Patent application title: Delivery System for a Self-Expanding Implant
Jürgen Dorn (Neulussheim, DE)
C. R. Bard, Inc.
IPC8 Class: AA61F2966FI
Class name: Arterial prosthesis (i.e., blood vessel) stent combined with surgical delivery system (e.g., surgical tools, delivery sheath, etc.) expandable stent with constraining means
Publication date: 2013-04-11
Patent application number: 20130090716
The present disclosure provides a delivery system for a self-expanding
implant (31) which includes a sheath (41, 42) which surrounds and
constrains the implant prior to delivery and a confining element (80)
which surrounds the sheath during storage. The confining element
preferably includes elongate members (81) running axially along the
sheath, which compress the sheath and the stent to reduce hoop stress in
the system without promoting undesired adhesion between layers of the
1. A delivery system for a self-expanding implant to line a bodily lumen,
which includes a sheath to hold the implant in a radially compressed
configuration prior to deployment in the lumen, when the sheath is
withdrawn along the axis of the lumen, the system being characterized by
a confining element to surround the sheath during a storage period
between placement of the implant within the sheath and said withdrawal of
the sheath, the confining element serving to reduce the hoop stress in
the sheath during said storage period and being removable from the sheath
prior to advancement of the sheath into the said bodily lumen.
2. System as claimed in claim 1 in which the confining element comprises a sleeve.
3. System as claimed in claim 2 in which the sleeve is made of a heat-shrinkable material which can be shrunk around the sheath.
4. System as claimed in claim 2 or 3 and including an elongate pull element that can be employed to part the sleeve progressively, from one end of the sleeve towards the other, to release the sheath from the surrounding sleeve.
5. System as claimed in claim 4, wherein the pull element has a free end that carries a pull ring to receive a finger to pull the pull element to part the sleeve.
6. System as claimed in any of claims 2 to 5 in which the sleeve is made of PET.
7. System as claimed in any one of the preceding claims and including means to establish spaced pressure relief zones, interposed between the sheath and the confining element, for preferentially carrying the forces acting between the sheath and the confining element, whereby zones of the sheath that lie between adjacent pressure relief zones are relieved of the full magnitude of said forces.
8. System as claimed in claim 7 in which the pressure relief zones are created by a plurality of parallel elongate members that lie between the sheath and the confining element at regular intervals around the circumference of the confining element on the luminal surface of the confining element.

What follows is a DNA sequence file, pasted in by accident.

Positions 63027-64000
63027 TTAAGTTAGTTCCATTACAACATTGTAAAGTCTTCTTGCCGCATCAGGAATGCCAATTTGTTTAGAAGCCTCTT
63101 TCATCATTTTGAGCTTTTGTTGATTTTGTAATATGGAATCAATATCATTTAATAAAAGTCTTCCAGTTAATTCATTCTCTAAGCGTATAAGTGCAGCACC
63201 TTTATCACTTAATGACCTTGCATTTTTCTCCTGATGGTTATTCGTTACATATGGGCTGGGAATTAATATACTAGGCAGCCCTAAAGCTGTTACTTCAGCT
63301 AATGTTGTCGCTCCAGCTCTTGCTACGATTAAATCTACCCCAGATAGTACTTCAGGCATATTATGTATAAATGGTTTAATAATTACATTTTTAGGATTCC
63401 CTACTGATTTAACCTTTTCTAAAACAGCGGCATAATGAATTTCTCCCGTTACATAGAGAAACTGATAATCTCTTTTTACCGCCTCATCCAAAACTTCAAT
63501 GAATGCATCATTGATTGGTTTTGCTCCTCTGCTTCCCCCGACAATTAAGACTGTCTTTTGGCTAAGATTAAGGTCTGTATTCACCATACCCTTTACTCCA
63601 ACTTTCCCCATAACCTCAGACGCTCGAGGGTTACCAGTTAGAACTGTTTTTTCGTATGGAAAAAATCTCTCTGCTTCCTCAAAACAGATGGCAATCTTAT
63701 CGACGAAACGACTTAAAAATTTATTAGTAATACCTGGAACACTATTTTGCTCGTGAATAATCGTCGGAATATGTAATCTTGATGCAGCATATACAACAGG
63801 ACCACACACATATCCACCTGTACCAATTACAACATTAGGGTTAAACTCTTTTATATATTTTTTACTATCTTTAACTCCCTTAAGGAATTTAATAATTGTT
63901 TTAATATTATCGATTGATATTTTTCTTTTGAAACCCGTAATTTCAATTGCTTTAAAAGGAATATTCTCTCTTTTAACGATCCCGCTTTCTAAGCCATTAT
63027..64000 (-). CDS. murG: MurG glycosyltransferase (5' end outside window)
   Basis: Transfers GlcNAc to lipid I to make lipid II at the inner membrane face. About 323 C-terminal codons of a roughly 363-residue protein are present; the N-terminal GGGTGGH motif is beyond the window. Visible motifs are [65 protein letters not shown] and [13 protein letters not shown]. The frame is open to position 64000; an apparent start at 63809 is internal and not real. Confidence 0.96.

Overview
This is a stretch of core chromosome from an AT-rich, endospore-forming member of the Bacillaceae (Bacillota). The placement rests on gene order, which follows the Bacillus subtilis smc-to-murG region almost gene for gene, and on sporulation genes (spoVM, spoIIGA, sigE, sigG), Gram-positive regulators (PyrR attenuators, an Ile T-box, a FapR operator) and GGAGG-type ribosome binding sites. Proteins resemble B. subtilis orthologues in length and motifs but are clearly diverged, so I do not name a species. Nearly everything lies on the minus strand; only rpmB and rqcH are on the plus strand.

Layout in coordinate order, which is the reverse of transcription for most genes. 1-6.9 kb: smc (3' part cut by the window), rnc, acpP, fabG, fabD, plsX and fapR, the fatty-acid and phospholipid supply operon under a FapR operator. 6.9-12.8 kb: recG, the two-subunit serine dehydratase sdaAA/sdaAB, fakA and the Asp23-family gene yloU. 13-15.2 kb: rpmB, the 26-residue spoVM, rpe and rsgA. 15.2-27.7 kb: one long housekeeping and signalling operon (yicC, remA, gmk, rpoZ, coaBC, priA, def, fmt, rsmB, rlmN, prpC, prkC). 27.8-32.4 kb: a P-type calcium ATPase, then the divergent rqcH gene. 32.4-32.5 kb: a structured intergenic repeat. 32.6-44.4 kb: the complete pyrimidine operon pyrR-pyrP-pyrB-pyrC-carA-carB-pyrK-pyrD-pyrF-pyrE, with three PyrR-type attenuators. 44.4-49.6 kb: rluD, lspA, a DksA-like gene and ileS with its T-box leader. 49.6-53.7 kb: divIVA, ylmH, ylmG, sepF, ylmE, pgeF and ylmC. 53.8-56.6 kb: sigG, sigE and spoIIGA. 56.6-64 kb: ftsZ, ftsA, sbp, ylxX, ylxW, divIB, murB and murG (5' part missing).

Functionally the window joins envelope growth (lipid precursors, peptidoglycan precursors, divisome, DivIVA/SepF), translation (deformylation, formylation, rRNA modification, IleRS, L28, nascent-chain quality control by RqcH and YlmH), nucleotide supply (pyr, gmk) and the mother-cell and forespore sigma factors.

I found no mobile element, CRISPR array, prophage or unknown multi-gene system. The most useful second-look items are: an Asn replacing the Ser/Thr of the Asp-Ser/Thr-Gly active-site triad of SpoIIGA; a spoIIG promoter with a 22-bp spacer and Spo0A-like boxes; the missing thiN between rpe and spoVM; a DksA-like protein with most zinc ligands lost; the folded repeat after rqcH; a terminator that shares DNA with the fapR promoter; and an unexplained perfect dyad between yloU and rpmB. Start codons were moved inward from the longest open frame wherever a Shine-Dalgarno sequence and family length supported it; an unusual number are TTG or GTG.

9. System as claimed in claim 8 in which the elongate members are tubular.
10. System as claimed in claim 9, wherein the cross-section of the tubular members is circular.
11. System as claimed in claim 8, 9 or 10, wherein adjacent ones of the elongate members lie in touch with each other along their length.
12. System as claimed in claim 11, wherein the elongate members lie in touch with each other only at predetermined regularly spaced contact zones along their length.
13. System as claimed in claim 12, in which the elongate members have a constant cross-sectional profile and exhibit a reduced cross-sectional area between said contact zones.
14. System as claimed in claim 13, in which the elongate members are tubular, the cross-sectional profile is a circular annulus, the contact zones exhibit the full 360.degree. circumference of the annulus and the profile between the contact zones is only a part of said circumference, being that part which, in use, will bear on the sheath within the lumen of the confining element.
15. System as claimed in any one of the preceding claims together with a self-expanding implant radially compressed by the sheath and the confining element.
 The present invention relates to a delivery system for a
self-expanding implant to line a bodily lumen, which includes a sheath to
hold the implant in a radially compressed configuration prior to and
until deployment in the lumen, when the sheath is withdrawn along the
axis of the lumen.
 Self-expanding implants such as stents and stent grafts are often delivered to a stenting site within a bodily lumen with the use of a catheter delivery system that is advanced percutaneously and transluminally. Although most stents and stent grafts are for the cardiovascular system, self-expanding implants can also be delivered transluminally to body lumens that carry bodily fluids other than blood. A stent without a coating is often called a "bare" stent. Stent grafts that carry a covering of a material such as expanded polytetrafluoroethane (ePTFE) are often called "covered" stents or "stent grafts". A self-expanding stent need not be made of metal but usually is, and that metal is usually a nickel titanium shape memory alloy commonly known as "NITINOL".